How do people’s experiences in life shape their expectations surrounding death? One way of shedding light on that question is by following how people’s fear of death changes over time.
Some researchers have hypothesized that people become gradually more fearless about death as they get older. This idea makes a certain intuitive sense: as we get closer to death, we come to accept it.
A new study, however, suggests the reality is more complicated, partly because different people start out with different perceptions surrounding death. The study followed 716 college students over the course of two weeks, tracking how their feelings surrounding death fluctuated during that time.
The results suggested that when it comes to fearlessness of death, people can be broadly grouped into three categories: those who are relatively fearless about death and become even more fearless in the short-term, those with average and stable levels of fearlessness around death, and those who are relatively fearful about death and become even more fearful in the short-term.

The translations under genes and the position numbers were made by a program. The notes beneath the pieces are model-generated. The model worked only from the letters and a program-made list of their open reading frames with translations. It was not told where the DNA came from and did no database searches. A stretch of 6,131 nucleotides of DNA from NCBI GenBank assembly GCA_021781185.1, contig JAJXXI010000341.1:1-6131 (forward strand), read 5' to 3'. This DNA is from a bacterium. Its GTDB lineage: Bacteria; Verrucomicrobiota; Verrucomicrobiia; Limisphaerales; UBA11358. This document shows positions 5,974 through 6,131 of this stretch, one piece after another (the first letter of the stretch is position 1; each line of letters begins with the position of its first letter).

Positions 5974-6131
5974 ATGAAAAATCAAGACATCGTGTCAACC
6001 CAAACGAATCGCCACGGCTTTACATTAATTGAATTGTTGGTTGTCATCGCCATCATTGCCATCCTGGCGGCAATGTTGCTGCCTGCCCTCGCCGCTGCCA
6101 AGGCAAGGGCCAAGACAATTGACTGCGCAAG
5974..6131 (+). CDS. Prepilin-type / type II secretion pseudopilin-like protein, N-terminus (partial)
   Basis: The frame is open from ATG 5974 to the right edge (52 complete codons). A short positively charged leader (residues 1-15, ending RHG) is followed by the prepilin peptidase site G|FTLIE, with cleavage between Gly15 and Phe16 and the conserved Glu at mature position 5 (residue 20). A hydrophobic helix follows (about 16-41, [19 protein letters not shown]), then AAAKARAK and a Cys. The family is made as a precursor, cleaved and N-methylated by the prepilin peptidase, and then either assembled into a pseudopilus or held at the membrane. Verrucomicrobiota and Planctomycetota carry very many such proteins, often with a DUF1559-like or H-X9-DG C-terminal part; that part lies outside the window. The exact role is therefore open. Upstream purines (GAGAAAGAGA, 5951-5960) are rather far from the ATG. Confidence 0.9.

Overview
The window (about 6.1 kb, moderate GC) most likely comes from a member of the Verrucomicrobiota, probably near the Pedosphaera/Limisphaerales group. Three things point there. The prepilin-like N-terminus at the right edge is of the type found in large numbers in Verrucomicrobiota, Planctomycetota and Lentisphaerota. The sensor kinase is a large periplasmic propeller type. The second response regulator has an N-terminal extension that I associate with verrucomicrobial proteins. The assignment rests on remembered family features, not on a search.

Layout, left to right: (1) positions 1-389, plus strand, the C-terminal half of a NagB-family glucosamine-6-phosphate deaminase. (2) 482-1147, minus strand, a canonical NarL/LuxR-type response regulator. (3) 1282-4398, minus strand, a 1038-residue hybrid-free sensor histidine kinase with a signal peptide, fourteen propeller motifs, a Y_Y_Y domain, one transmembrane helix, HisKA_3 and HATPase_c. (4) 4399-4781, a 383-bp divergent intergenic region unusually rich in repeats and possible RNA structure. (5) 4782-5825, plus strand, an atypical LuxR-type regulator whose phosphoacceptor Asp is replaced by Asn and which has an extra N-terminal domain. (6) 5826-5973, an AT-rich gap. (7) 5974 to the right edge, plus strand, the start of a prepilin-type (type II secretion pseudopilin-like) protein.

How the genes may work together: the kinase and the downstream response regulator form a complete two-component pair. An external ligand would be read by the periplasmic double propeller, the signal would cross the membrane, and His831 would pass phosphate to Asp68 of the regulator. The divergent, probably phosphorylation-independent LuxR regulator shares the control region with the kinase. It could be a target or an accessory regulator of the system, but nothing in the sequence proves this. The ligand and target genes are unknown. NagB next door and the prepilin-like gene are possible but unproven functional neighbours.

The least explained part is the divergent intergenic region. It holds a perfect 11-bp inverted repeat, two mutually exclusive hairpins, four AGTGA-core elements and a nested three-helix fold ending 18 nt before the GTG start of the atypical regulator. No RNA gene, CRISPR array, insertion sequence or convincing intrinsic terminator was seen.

It turns out that certain life events, such as experiencing abuse or serious injury, made people in the study more likely to fall into the latter group. In other words, traumatic experiences might make people more apprehensive about death.
Admittedly, this study only looked at how people’s views on death evolved over the course of two weeks. Studies done on larger time scales have found some evidence that, on the whole, people become less fearful of death over time. For example, one study that compared adults in two age groups found that those in the younger group did indeed have higher fear of death.
Another study looked at levels of death anxiety among an especially appropriate group of people: funeral directors. It found, similarly, that those who were older had fewer fears surrounding death and the process of dying.
Taken together, these studies do suggest a tendency for people to become more fearless of death with age, but they also point to other factors: life experiences can make people more fearful of death, and there is significant individual variation in how people of the same age feel about death.